Sunday, May 22, 2011

Lessons from Interactivity

One last post from my visit to ACM's Interactivity,
the national children's museum conference in Houston.

Here are some notes from the Interactivity conference sessions that I enjoyed:

Would you like fries with that?

Maybe it’s not the most glamorous part of our business, but children’s museums need good computer systems for making sales (cash register), booking parties and events (calendar), running our shops (inventory), and keeping track of members and supporters (database & online communication). I was complaining about the lack of good options at last year’s Interactivity, and was delighted to find a session this year that went right at the question, led by Denver’s Mike Yankovich and Please Touch’s Concetta Bencivenga.

While a few representatives from common ticketing systems watched, about 20 of us from children’s museums of all sizes and shapes made lists of what we want these systems to do, and how they fall short. Hopefully the vendors who were there appreciated their front row seat to an unvarnished customer opinion. As for the museums, we plan to compile our needs into a proposal, and if need be, work with the vendors to help them do a better job of serving our market, at a price we can afford.

One big happy family….almost

Most children’s museums participate in the national reciprocal program, selling a membership card that provides free admission to all the other museums in the program. In the past few years, it’s become clear that this system has some problems, and on Thursday, about 50 of us hashed it out over lunch. The problems fall into three main categories: pricing, geography, and abuse.

Price: the rules dictate that museums charge at least $100 for the ACM card, but some charge much more and they can find their customers scooped (sometimes by online savvy customers) by museums at the lower rate. On this issue, there seems to be some consensus among those in the room that $125 or even $150 was a more practical price, given that it hasn’t gone up since the mid-1990’s, and the use of the card is so much more extensive (and therefore has a bigger impact on museums) than it did back then.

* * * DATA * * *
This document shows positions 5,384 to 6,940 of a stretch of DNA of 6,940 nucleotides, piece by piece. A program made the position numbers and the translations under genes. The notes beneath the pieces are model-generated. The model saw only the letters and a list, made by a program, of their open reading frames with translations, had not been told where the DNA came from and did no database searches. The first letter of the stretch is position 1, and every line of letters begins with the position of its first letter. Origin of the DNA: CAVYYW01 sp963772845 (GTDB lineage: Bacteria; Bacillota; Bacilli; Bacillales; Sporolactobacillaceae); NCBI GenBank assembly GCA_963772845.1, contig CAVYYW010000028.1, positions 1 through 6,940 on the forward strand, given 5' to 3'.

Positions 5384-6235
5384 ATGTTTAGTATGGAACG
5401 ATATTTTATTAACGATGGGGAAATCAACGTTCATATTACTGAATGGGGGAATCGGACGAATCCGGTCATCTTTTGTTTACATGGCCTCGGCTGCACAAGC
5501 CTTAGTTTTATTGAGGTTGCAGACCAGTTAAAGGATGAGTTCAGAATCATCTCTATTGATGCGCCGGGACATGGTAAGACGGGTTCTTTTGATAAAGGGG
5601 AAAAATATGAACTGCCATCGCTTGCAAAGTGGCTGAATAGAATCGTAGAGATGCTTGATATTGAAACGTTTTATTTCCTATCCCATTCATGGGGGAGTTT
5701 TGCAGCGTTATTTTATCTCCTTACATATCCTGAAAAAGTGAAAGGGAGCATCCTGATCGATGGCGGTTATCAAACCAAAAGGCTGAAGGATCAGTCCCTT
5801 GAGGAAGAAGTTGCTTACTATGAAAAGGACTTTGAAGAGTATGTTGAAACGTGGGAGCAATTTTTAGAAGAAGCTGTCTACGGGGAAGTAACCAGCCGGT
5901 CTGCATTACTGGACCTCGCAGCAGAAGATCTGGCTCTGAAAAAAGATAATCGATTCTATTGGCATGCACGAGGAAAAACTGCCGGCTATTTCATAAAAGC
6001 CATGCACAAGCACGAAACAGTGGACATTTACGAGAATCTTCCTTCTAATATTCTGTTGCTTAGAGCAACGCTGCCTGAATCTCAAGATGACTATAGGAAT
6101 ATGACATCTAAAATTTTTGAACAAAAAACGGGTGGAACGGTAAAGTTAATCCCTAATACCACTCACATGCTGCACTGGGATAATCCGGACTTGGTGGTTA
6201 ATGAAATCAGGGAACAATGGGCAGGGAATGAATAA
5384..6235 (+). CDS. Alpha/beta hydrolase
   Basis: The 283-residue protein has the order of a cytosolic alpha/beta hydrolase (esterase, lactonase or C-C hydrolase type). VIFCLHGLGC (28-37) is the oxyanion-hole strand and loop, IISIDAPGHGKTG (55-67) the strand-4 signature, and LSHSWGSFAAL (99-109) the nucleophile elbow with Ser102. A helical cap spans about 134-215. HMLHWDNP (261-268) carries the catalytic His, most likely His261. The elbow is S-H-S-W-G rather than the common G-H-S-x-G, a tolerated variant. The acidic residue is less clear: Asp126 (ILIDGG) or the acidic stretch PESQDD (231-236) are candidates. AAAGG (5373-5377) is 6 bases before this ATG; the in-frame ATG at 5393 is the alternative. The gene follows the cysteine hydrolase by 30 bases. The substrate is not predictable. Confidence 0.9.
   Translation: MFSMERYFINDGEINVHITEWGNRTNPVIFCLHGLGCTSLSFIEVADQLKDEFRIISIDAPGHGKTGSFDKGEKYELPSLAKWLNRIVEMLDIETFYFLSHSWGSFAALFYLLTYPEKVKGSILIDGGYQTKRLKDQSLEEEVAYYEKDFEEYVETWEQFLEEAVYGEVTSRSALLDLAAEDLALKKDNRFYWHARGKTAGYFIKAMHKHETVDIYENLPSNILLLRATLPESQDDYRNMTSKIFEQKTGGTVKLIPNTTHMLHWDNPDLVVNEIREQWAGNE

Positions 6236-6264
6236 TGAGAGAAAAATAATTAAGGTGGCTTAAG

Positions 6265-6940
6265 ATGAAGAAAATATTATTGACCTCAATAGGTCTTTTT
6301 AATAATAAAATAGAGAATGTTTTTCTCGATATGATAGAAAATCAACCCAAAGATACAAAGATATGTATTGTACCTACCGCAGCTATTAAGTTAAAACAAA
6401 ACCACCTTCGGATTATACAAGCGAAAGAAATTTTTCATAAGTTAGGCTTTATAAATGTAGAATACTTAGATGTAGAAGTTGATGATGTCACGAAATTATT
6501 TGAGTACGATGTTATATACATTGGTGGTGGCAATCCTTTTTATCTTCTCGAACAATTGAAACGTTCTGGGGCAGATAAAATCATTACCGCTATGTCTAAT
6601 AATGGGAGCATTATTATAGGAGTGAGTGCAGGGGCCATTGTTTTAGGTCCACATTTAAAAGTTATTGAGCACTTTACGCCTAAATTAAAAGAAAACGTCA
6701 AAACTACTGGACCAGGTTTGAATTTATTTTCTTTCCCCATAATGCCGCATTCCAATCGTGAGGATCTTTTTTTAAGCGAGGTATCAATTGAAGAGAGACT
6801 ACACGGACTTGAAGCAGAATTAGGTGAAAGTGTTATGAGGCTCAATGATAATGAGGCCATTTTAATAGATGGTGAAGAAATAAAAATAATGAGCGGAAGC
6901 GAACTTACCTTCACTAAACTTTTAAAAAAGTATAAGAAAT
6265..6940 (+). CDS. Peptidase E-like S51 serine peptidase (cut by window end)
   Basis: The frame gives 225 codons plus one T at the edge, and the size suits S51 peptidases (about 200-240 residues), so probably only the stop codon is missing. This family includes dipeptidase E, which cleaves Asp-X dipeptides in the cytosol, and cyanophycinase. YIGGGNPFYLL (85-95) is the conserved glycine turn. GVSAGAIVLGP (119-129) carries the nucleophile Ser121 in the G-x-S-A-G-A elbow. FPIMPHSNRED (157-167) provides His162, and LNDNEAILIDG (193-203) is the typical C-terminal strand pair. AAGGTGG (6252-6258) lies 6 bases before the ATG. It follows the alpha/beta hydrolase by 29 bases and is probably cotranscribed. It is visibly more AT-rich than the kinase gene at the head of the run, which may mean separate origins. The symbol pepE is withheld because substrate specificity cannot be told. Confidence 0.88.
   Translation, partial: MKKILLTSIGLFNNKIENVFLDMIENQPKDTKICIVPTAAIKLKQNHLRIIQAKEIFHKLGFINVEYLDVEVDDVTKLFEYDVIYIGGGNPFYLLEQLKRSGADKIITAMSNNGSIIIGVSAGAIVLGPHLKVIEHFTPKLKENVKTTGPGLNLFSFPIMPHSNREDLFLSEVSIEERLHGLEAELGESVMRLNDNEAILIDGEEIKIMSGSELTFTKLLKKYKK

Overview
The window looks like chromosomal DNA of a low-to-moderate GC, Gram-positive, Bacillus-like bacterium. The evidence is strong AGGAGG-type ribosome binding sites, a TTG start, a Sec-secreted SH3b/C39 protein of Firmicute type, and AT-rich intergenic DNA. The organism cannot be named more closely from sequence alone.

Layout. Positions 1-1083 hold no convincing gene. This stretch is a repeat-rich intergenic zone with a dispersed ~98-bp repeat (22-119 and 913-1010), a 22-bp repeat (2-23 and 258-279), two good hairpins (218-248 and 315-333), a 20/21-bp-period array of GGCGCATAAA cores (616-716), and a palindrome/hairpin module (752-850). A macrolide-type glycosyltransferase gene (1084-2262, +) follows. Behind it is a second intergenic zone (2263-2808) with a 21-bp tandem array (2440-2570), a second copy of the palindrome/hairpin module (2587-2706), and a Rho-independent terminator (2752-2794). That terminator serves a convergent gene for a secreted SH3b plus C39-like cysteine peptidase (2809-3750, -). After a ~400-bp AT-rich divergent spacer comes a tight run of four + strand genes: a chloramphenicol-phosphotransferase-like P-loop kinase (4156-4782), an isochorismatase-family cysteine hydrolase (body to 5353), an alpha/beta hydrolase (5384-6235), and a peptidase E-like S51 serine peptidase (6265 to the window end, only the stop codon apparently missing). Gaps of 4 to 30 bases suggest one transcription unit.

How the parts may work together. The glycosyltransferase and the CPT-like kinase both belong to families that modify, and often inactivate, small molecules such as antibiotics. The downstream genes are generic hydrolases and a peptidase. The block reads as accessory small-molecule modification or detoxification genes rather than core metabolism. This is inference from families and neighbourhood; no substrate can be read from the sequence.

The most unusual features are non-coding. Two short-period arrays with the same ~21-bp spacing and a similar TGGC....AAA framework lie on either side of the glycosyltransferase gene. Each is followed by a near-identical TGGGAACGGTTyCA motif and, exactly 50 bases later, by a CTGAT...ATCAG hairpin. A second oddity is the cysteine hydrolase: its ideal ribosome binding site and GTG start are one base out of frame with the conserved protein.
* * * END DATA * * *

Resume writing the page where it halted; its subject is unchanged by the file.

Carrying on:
Distance: Some museums feel that the card shouldn’t work on museums in close proximity to each other, instead having an exclusion clause for other museums within 90 miles. This is the system used by the Association of Science and Technology Centers (ASTC) for their reciprocal card. An on-going survey of reciprocal museums, though, showed that about ¾ would rather NOT have an exclusion (get those surveys in, folks!) In the past year or so, ACM has experimented with letting individual museums create mutual restrictions, which makes it a pain in the neck for card-holders, who have to wade through a lot of fine print just to be sure they can use the card. That hardly seems an improvement.

Abuse: Some people have figured out how to game the system, and sometimes it creates more lost income than a museum can bear. Sigh...

My own perspective as Kidcity's director is that I hope we Don't Throw the Baby out with the Bathwater. Even though visits on the ACM card are a full 15% of our overall attendance - that means we don't get any income from that attendance - I still feel that the program benefits both Kidcity and the overall field. I am in support of a price increase though - because I think that the value would still be there for families at $125 or $130, especially in our region, where they can visit about a dozen museums within an hour or two's drive.